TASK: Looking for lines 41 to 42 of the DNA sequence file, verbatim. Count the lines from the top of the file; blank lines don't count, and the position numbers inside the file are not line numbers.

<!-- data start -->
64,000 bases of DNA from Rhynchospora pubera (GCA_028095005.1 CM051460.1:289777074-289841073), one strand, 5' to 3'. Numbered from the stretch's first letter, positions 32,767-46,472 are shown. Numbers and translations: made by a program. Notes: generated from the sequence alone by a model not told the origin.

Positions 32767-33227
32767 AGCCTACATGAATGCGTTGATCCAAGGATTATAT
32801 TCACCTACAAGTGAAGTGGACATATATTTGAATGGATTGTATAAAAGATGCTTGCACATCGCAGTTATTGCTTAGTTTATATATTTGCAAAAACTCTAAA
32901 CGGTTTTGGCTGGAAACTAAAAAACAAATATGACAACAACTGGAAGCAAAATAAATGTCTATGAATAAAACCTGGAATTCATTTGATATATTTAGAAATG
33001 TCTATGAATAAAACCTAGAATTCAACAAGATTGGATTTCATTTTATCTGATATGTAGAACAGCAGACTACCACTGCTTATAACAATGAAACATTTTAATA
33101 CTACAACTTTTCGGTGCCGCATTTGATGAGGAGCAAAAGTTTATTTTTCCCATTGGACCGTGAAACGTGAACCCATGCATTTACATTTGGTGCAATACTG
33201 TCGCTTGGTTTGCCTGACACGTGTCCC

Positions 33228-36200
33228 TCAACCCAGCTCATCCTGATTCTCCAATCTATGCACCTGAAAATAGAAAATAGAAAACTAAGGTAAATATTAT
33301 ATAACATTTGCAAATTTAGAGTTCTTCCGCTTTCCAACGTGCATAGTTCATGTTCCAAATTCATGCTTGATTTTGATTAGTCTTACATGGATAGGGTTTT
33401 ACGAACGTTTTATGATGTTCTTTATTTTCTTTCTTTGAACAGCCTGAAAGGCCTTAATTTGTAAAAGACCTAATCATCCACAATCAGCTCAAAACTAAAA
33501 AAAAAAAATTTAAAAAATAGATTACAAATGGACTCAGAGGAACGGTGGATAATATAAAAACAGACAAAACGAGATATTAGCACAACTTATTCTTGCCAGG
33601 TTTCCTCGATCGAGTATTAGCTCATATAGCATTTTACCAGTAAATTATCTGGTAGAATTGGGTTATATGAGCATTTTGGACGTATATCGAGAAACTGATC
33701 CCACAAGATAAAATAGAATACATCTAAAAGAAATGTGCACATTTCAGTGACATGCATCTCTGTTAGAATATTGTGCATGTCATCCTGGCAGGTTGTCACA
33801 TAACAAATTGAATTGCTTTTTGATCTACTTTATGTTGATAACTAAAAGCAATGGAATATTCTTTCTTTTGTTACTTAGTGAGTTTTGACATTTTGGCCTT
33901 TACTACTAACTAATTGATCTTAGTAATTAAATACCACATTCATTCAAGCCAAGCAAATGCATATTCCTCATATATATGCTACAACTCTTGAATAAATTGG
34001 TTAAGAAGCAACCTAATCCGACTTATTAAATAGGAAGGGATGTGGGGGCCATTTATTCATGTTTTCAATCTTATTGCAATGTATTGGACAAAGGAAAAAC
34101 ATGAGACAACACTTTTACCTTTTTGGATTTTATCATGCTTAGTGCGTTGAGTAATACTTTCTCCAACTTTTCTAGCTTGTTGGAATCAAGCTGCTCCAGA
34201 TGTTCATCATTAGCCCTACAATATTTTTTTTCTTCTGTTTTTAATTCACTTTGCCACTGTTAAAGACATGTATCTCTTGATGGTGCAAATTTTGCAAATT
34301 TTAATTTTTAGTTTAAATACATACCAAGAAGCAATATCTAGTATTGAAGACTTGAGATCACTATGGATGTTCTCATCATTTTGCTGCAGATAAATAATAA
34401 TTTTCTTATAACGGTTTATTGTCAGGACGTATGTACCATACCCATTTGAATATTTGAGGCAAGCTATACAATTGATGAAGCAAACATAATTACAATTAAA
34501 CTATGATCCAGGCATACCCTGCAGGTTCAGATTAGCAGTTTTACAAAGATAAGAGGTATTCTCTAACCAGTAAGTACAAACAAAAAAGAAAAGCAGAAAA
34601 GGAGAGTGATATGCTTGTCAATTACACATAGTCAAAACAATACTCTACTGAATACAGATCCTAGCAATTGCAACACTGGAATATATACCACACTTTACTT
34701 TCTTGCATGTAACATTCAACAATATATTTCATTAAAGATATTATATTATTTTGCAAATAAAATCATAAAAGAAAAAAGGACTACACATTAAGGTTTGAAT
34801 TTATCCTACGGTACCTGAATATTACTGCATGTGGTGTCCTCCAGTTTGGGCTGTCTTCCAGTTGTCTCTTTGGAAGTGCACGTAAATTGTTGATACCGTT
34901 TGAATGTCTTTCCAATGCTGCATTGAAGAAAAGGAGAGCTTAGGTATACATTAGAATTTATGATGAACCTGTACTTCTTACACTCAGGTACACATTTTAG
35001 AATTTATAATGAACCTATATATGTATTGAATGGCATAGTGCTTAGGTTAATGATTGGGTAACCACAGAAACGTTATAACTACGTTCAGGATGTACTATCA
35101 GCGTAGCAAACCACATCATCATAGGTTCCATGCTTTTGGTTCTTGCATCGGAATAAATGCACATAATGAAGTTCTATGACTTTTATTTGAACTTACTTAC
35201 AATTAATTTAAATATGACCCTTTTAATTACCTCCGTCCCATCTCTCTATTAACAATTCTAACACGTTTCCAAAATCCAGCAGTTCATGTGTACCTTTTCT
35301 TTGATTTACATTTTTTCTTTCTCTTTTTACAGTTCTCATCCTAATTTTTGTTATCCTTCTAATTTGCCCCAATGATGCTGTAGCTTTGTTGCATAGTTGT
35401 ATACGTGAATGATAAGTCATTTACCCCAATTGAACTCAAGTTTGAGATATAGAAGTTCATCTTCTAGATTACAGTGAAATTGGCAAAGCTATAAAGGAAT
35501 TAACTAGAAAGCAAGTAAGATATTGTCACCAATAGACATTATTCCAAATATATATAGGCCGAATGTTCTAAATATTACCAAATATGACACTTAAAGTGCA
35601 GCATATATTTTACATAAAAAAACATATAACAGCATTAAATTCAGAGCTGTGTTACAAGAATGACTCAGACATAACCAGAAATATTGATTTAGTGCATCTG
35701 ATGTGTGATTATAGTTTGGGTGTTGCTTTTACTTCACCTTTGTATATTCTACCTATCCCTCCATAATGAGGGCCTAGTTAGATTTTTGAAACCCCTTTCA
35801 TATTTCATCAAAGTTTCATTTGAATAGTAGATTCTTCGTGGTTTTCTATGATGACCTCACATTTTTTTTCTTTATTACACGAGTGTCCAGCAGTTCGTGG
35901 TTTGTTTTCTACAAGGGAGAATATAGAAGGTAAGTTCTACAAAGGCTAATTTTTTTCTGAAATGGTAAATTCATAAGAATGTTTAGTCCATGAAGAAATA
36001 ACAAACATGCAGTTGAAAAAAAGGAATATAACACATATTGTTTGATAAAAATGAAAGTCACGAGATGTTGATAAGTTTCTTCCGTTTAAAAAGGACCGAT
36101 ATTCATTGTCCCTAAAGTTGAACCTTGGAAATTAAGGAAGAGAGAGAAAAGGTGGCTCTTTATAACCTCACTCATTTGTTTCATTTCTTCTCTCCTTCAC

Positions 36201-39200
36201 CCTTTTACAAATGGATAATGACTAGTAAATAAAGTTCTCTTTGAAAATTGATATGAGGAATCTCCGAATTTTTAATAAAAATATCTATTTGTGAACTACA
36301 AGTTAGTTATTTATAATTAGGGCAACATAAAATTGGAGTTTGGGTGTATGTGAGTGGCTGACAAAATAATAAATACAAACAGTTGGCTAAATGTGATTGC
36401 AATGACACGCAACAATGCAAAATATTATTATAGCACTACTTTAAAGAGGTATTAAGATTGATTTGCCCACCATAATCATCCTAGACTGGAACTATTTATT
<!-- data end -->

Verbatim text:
36201 CCTTTTACAAATGGATAATGACTAGTAAATAAAGTTCTCTTTGAAAATTGATATGAGGAATCTCCGAATTTTTAATAAAAATATCTATTTGTGAACTACA
36301 AGTTAGTTATTTATAATTAGGGCAACATAAAATTGGAGTTTGGGTGTATGTGAGTGGCTGACAAAATAATAAATACAAACAGTTGGCTAAATGTGATTGC